Jewish World Review Oct. 1, 2002 / 25 Tishrei, 5763
What has happened since passage of the tax cut that was called "enormous" and "gargantuan" is that federal spending has shot up -- not what you'd expect after the Treasury had been raided. As the Heritage Foundation calculates, the federal government is projected to increase federal spending by almost $800 billion in the 2000-2003 period. And they were wailing about decreasing taxes by $1.6 trillion over 10 years?
If this burst of new spending were a response to the war on terrorism, it would be understandable. But it isn't. Only about 20 percent of the new spending is defense-related. The rest is that animal we were not supposed to see for another generation or more -- discretionary spending.
Recall that during the deficit mania that gripped the nation during the election campaign of 1992, we were told that unless the deficit could be reduced or eliminated, Congress would be spending so much on entitlements and interest payments alone that discretionary spending would simply dry up. Instead, the economy expanded so rapidly and thoroughly during the 1990s that the deficit disappeared. And in the presence of a surplus, members of Congress did what came naturally -- they splurged. The current outlays mark the first time since 1967-70 when discretionary spending rose faster than entitlement spending.
President Bush had offered a budget that would have increased discretionary spending by 4 percent. But thanks to Sen. Tom Daschle and the Democrats, reports Stephen Moore of the Club for Growth, spending actually rose by 8 percent (excluding post-Sept. 11 increases in emergency spending).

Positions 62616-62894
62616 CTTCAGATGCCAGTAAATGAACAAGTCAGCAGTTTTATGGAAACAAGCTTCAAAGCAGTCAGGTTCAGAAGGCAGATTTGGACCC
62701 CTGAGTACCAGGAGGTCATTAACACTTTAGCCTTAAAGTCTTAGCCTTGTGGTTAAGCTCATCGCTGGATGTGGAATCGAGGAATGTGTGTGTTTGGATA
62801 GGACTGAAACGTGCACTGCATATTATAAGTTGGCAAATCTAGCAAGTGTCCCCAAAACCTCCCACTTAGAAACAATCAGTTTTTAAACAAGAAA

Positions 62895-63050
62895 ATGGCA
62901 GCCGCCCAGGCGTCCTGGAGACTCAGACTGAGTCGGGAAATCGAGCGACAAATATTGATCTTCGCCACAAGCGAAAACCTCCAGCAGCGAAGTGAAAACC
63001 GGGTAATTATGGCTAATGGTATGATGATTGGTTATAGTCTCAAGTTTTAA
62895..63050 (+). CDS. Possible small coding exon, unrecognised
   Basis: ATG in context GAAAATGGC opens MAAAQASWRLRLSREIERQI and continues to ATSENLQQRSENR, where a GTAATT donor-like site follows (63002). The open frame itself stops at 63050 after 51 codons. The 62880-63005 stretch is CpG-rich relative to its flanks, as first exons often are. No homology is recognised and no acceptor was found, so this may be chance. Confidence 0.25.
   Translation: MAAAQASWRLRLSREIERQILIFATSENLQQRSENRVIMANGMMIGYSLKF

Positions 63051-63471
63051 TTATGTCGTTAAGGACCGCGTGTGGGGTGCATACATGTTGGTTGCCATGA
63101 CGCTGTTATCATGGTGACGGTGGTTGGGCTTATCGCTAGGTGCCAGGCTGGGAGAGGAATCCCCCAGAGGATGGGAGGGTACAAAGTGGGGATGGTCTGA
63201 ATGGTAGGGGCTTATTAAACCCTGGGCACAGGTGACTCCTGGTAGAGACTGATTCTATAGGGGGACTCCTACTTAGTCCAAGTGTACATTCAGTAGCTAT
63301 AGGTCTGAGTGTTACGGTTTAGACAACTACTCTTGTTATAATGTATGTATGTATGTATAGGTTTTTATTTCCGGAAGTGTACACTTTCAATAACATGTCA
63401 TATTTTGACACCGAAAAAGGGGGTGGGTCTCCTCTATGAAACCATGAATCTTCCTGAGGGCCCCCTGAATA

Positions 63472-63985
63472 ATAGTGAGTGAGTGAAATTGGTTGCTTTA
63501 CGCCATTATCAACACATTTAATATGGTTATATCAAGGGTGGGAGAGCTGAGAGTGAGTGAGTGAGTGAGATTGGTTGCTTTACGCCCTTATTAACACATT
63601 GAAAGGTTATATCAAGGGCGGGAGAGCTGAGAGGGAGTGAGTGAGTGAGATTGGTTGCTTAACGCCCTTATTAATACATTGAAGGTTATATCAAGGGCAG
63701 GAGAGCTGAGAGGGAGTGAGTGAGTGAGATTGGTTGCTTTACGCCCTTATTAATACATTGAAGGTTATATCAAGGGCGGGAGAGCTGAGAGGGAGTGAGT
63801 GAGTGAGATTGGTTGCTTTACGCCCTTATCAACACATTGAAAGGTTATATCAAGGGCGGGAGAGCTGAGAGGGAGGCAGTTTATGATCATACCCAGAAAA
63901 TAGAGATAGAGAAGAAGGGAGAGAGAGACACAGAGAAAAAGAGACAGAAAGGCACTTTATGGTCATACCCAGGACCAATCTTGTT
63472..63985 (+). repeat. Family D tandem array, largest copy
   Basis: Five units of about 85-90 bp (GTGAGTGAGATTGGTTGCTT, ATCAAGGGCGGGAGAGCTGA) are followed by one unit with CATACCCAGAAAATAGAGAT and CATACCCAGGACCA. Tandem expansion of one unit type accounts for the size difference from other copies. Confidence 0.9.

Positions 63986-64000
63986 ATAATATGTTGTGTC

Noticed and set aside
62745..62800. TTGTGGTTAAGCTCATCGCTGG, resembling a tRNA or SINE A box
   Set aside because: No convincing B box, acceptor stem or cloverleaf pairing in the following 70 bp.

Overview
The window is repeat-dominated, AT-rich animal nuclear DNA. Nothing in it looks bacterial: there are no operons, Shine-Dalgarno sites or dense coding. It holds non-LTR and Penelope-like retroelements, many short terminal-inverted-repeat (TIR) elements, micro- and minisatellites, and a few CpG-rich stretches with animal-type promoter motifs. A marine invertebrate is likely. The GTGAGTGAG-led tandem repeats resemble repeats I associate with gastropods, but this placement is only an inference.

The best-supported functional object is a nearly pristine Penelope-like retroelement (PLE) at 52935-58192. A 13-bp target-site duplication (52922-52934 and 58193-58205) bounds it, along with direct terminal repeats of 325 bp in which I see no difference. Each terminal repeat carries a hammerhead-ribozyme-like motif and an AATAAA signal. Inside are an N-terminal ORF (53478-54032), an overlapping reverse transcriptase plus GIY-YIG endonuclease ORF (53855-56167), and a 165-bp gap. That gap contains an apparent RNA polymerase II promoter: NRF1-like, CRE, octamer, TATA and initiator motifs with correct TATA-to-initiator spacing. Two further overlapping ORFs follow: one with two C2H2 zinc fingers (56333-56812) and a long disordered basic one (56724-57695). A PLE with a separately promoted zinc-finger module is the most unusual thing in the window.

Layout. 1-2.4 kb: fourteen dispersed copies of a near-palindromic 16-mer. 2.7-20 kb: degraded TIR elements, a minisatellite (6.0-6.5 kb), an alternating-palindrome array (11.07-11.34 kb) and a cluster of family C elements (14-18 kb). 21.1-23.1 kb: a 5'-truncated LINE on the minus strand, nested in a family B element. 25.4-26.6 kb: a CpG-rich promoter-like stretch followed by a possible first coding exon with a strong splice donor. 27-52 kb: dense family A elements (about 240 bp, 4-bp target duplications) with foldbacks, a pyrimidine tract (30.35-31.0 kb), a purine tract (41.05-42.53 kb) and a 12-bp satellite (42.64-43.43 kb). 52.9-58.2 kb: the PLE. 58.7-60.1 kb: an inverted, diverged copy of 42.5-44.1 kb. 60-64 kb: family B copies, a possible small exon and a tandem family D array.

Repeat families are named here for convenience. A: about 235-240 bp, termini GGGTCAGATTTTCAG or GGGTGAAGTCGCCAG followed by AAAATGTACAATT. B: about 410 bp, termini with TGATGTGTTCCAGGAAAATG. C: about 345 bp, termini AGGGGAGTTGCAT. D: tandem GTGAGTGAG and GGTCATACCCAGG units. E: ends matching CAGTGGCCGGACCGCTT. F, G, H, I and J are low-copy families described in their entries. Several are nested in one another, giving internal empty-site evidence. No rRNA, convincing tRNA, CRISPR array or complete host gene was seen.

Farm subsidies, which had actually been decreasing in the '90s, have gone up by 106 percent. Medicare and Medicaid received huge increases (of course), but so did other health programs like the National Institutes of Health and the State Children's Health Insurance Program. Federal payments for home loans got a 160 percent increase, and veterans programs received a 16 percent increase. Unemployment compensation rose by 50 percent, and air transportation subsidies by 46 percent.
And the education juggernaut seems unstoppable. Despite the total lack of evidence that increasing spending has any impact on academic performance, our ladies and gentlemen in the Congress seem unable to say no to any spending bill with the word "education" in it. (And you, gentle voter, are to blame, too, if you reject a political candidate because "Smith opposed more money for education.") Federal spending on education increased from $128 billion in the 1996-1999 period to $170 billion in the 2000-2003 period.
You can always page through the federal budget and find outrages aplenty. (Did you know that Sam Donaldson gets a mohair subsidy?) The trouble is that with the exception of a few professional budget-watchers, most Americans are unaware of the final destination of their tax dollars. Meanwhile, every beneficiary of federal largesse becomes an instant special interest, who lobbies hard to maintain and increase his share of federal booty.
And someone pays for it. If Congress had kept spending to its 1996-99 levels (adjusted for inflation), the average household would have had $5,000 more to spend on necessities. More important, the money Congress fritters away on spending is money that will not be available in case of emergencies. Congress never seems to appropriate money for foreseeable emergencies like hurricanes and other natural disasters. Neither has it shown any awareness of the need to provide a pool of funds to cope with unnatural emergencies like plagues, nuclear attacks or multiple bombings. Instead, while our attention has been focused on Osama bin Laden and other threats, our leaders have been shoveling the lard at favored constituencies -- and bloating the leviathan in Washington.
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